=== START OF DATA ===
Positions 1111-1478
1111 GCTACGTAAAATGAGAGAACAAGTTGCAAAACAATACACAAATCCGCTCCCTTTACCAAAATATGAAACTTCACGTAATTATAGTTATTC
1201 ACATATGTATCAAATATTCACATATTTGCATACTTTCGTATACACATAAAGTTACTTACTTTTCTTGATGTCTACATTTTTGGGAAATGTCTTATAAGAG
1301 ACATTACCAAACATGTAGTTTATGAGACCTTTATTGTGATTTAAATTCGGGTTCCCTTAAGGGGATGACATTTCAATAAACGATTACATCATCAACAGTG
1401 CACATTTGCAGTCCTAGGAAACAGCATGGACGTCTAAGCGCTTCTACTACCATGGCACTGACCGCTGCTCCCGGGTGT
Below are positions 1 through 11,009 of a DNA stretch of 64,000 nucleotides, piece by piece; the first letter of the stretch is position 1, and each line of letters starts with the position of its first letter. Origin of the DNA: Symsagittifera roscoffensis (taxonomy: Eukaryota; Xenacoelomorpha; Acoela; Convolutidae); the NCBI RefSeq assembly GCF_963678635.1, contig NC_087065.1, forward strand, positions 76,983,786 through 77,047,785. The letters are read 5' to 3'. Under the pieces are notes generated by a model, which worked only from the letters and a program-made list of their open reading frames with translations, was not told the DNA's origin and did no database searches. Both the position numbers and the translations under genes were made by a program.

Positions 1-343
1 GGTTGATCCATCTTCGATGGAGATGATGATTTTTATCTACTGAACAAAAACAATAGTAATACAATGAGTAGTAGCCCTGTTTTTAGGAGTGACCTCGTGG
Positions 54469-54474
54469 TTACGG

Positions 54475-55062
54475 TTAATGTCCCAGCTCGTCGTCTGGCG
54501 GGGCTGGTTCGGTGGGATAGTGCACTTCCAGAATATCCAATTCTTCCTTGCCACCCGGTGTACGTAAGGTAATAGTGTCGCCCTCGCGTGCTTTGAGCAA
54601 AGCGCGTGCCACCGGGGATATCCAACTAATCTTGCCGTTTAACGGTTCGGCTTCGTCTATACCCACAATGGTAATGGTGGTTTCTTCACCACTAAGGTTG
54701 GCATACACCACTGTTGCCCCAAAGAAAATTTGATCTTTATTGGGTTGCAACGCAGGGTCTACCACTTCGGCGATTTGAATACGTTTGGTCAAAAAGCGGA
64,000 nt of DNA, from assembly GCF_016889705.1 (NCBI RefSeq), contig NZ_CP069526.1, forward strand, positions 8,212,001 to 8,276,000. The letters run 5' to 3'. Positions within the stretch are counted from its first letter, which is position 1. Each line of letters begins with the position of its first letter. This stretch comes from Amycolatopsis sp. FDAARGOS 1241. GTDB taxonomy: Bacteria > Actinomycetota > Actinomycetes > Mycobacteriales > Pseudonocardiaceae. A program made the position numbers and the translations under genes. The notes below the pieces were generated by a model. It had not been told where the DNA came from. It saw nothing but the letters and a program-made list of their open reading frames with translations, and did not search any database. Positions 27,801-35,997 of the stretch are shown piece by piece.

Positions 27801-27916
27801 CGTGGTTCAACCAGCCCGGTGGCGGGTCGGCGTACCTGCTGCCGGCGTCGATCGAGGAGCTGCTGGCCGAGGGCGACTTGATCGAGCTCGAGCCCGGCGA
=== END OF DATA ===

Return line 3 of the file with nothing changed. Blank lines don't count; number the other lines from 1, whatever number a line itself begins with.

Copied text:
1201 ACATATGTATCAAATATTCACATATTTGCATACTTTCGTATACACATAAAGTTACTTACTTTTCTTGATGTCTACATTTTTGGGAAATGTCTTATAAGAG